An interesting phenomenon is that a honey bee, once landing on a specific variety of flower, will continue to visit the same variety of flower until she is full of nectar and pollen and ready to go back to the hive.  Why do the bees do this?  Good question!  It is the only way that the flowers can be reliably pollinated by their own kind.  The bees get nectar to make honey, and the flowers get pollinated.  Orange blossom honey is called that when the hives are moved to the orange grove during their bloom period, and nectar is gathered.  Beekeepers can then legally name the honey as such when the nectar is mainly from a specific flower source.

What about the pollen?  It is the source of protein the honey bees need to feed their larvae in order for them to develop properly.  It is very  important that the pollen is from different sources.  Just as different fruits and vegetables provide different vitamins and minerals for humans, the different pollens provide protein variety for honey bees.  So the bees take a little pollen back to the hive in their pollen baskets, but also spread the pollen around to the flowers for pollination.  So the bees get something they need to survive, and the flowers are pollinated for the next generation of flower plants (weeds included).

The next time you see a honey bee on a flower, watch as she travels around on the same plant, and then on to another of the same plant variety.  She is doing what she was programmed to do.

Posted on July 12th, 2013 at 1:25 PM by Newark Ohio Garden Club

The squeezable honey bear container created by Dutch Gold Honey is 57 years old!

When you substitute honey for other sugar in a recipe, you’re adding liquid, so you should adjust the recipe. You can substitute honey for up to half of the granulated sugar in a recipe. For every cup you add, reduce the nonsweet liquid by 1/4 cup and 1/2 teaspoon baking soda and lower the oven temperature by 25 degrees.

from Midwest Living May/June 2011


Posted on July 10th, 2013 at 1:19 PM by Newark Ohio Garden Club

A bee hive can house from 15,000 to 80,000 bees, depending on the season.  Wow!  Even though there is only one Mama Queen, she is not really in control of her own destiny.  Depending on how much she is fed by the nurse bees will determine how many eggs she lays in a given time.  The more food, the more eggs.  Usually, there is a spike in egg laying in the early spring for the upcoming honey flow, and by the late summer, the production drops significantly.  She is capable of laying eggs equaling twice her weight in one day.  She can sure be a busy girl.  And think about it, if she does not lay enough eggs as the nurse bees think she should, she could actually be killed by her own children.  It is indeed a cruel world with all that pressure.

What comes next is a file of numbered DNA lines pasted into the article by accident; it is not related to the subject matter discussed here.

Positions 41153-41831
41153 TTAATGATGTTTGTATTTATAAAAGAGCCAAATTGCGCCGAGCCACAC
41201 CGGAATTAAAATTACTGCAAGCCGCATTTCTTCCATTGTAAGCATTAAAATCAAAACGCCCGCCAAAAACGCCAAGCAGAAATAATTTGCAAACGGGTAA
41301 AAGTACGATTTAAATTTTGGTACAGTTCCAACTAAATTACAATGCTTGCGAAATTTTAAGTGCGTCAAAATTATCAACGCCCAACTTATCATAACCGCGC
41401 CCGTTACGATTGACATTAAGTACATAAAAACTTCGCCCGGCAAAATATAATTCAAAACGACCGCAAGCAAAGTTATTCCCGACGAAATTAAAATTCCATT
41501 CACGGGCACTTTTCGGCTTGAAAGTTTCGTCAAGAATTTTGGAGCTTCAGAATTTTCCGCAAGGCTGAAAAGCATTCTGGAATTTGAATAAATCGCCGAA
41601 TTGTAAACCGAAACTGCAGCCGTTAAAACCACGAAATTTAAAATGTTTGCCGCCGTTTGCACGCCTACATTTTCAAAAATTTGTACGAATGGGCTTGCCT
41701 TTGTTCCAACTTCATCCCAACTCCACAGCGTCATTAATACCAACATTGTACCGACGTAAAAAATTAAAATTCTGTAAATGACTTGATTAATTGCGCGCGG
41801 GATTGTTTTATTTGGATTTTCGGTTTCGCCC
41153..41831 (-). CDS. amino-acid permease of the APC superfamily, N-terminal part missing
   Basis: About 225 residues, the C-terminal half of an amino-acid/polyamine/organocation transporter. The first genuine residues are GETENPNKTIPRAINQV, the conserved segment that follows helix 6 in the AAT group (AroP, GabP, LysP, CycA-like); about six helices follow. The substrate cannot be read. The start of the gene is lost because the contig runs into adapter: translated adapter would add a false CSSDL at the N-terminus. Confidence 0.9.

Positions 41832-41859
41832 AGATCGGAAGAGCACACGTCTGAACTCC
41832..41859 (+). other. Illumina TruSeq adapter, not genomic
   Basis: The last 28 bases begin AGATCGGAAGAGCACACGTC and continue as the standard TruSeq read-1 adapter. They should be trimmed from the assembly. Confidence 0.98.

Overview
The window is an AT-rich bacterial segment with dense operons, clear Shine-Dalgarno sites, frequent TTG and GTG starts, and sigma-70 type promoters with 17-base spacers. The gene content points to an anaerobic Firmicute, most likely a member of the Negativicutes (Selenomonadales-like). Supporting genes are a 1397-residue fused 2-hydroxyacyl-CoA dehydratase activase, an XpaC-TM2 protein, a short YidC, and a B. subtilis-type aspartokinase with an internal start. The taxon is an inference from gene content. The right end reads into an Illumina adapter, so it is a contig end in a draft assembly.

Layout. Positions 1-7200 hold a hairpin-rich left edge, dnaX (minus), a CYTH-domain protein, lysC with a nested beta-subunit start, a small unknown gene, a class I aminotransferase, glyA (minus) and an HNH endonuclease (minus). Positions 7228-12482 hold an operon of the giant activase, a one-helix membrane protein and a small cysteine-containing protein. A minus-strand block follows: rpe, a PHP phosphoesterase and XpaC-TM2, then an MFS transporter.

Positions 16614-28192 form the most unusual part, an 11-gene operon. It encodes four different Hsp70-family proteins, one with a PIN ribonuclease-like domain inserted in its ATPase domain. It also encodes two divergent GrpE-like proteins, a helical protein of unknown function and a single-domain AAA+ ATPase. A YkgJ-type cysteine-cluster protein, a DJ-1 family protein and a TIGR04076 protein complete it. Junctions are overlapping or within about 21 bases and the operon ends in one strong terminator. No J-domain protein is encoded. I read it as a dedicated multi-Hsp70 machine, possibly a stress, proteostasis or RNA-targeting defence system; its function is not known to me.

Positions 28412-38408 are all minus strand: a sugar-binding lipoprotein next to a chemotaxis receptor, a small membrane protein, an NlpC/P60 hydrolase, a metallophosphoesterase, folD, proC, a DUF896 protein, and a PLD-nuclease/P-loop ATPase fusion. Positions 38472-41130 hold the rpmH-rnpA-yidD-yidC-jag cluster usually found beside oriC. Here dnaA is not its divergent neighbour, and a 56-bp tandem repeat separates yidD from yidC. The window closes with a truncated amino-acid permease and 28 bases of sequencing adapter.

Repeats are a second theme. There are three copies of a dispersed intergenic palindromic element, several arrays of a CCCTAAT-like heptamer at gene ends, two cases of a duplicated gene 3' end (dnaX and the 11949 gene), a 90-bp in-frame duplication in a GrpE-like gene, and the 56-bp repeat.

If the hive finds itself queen-less, what they do is actually “make” a queen.  They will select a few eggs to develop into queens.  When the workers have decided to make a queen, they enlarge the cell to accommodate the larger queen bee.  It looks somewhat like a peanut and it very easily identified, as it is outside the normal comb.   Before the fertilized eggs hatch, queen and worker bee eggs are the same.  Three days after the eggs are laid, they hatch into larvae.  The nurse bees will feed the queen larvae royal jelly for six days.  the nurses will visit them hundreds of times in a day to provide them food.  In those six days, the larvae will grow very quickly and fill the space of the cell.  Then the nurse bees cover the cell with a porous layer of wax, and allow the larvae to spin a cocoon.  In seven days, a queen will emerge, ready to fight for supremacy.  Before she hatches, she sounds a war cry, letting the hive know she is ready to come out.  Any other queens in the hive will fight with her to the death, until only one is left, and she will be the reigning queen for two to three years.  That is, unless she under performs.

What about the worker bees?  The queen and worker bee eggs are the same, but what makes the difference is what they are fed while they are larvae.  Have you ever heard of the quote “You are what you eat.”?  That is truly the case for queens and workers.  While the queen larvae receive royal jelly the entire larva stage, the worker larvae receive royal jelly for only three days, then get a mixture of honey and pollen.  And that is the only difference.  The moral lesson of the story is then, watch what you eat, and if it is royal jelly, you too can become a queen.

As for drones, the male bee, they are produced from infertile eggs, and are laid in a cell only somewhat larger than a worker cell.  From the time the egg is laid to the time the drone comes out of the cell is 24 days, as compared to 21 days for workers, and only 16 days for queens.  Proof that the male is slower than the female!  Just remember this the next time you are accused of being late for a date!  His primary role is to mate with a virgin queen.  If he is one of the lucky ones to mate, he will pay for it with his life.  His “tool” is torn away after he mates, and incurs a mortal wound for which he falls to his death from 200-300 feet in the air, where the mating ritual takes place.  So much for the honey moon.  The remaining drones will hang around, just in case, for the summer, but will be killed by the workers in autumn.  They would eat too much honey and serve no good purpose during the winter.